Lawsuit would prevent pipeline company from using eminent domain

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By Ryan Quinn
The State Journal
A new nonprofit filed a lawsuit Thursday in Franklin Circuit Court seeking a ruling on whether Bluegrass Pipeline can use eminent domain in Kentucky.
Kentuckians United to Restrain Eminent Domain is using the suit to determine the validity of Bluegrass Pipeline’s claim it has the power of eminent domain to build a natural gas liquids pipeline through the state.
In cases of controversy, plaintiffs can sue under state law to seek a binding declaration of rights.
“A declaration of rights would afford ‘relief from uncertainty and insecurity with respect to rights, duties and relations’ as between KURE and its members, and Bluegrass Pipeline,” the suit reads.
The roughly 1,100-mile pipeline is proposed to cross Franklin County on its way from natural gas mining regions northeast of Kentucky to the Gulf Coast. Opponents have alleged agents seeking easements to build the pipeline through landowners’ properties are using the project’s disputed eminent domain authority as a threat. Pipeline representatives have said the project would only use condemnation as a last resort.
Tom FitzGerald — the attorney representing KURE, and pipeline opponents in general — said the litigation is the first to his knowledge seeking a declaration on the issue. He said the other judicial venue to clarify the issue would have required waiting for Bluegrass Pipeline to take a landowner to court over it.
Separately, FitzGerald said legislators have pre-filed several bills for the upcoming session that deal with eminent domain and the project.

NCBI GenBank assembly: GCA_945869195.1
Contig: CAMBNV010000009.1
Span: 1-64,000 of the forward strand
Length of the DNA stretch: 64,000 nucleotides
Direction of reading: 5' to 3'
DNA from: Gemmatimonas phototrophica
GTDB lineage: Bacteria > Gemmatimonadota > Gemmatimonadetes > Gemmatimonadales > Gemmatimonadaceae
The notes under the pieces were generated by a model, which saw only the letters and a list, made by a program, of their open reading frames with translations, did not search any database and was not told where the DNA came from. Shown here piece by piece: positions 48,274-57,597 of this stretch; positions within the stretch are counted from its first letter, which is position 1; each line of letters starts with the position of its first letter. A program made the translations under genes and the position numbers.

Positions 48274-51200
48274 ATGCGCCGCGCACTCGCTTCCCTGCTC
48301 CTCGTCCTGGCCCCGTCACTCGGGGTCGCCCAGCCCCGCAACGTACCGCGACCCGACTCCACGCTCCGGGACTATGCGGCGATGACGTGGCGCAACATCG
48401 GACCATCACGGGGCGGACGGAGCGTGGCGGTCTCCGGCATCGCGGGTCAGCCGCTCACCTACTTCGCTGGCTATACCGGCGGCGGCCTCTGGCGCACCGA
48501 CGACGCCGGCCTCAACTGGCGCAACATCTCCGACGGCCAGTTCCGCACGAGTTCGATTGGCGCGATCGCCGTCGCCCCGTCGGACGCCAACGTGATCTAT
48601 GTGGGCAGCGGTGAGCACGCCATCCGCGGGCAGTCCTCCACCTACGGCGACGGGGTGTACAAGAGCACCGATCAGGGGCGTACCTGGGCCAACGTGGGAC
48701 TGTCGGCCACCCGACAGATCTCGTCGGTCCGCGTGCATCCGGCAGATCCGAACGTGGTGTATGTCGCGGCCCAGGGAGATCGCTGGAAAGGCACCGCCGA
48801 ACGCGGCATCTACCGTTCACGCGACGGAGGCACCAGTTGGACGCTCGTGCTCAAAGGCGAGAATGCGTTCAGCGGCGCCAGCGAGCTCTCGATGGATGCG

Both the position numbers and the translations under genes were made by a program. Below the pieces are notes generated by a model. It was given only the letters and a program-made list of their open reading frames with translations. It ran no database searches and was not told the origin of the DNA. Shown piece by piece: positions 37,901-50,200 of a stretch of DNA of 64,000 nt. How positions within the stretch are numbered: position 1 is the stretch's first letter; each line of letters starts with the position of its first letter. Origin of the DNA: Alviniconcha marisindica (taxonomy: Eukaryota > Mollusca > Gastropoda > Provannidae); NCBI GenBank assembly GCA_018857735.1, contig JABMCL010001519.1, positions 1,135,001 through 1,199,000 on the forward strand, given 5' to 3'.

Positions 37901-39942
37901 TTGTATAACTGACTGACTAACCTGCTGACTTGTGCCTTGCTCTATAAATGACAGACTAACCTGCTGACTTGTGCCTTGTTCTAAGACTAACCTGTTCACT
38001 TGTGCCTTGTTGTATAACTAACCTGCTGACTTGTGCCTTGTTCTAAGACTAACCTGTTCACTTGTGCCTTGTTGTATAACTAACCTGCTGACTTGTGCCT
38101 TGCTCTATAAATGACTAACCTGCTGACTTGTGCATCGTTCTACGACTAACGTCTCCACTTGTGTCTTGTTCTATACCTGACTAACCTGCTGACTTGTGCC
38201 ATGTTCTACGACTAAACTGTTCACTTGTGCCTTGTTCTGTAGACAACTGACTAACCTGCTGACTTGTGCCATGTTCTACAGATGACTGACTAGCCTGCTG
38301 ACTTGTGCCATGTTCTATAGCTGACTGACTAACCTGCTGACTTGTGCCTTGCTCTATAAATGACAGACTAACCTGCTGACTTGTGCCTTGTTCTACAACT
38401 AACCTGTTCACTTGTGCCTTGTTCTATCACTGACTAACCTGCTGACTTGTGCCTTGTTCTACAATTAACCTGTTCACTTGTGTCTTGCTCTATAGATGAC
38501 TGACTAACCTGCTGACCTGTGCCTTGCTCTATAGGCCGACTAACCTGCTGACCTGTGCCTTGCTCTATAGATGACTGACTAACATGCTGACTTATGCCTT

KURE’s suit states it is seeking relief on behalf of board members including Penny Greathouse.
Greathouse, who owns hundreds of acres in Franklin County, told The State Journal in October that pipeline agents had offered her $350,000 for pipeline easements through her farm.
She said Thursday that representatives contacted her husband again a couple weeks ago and offered an even higher amount, which she declined to reveal.
“It’s way more than I ever dreamed of,” Greathouse said. However, she remains opposed to an easement and has cited safety concerns.
“I don’t want to make a stupid decision just over money,” she said.
Representatives for Bluegrass Pipeline and the companies partnering on the joint venture — Williams and Boardwalk Pipeline Partners — have maintained that the natural gas liquids is safe and will benefit Kentuckians. The liquids, a byproduct of the natural gas mining process, can be used to make plastics that might appear in automobiles and other products. Representatives also say the project will create jobs and bolster local tax revenues.
The pipeline proponents argue state law allows them to use eminent domain because the liquids are “in public service” to Kentucky.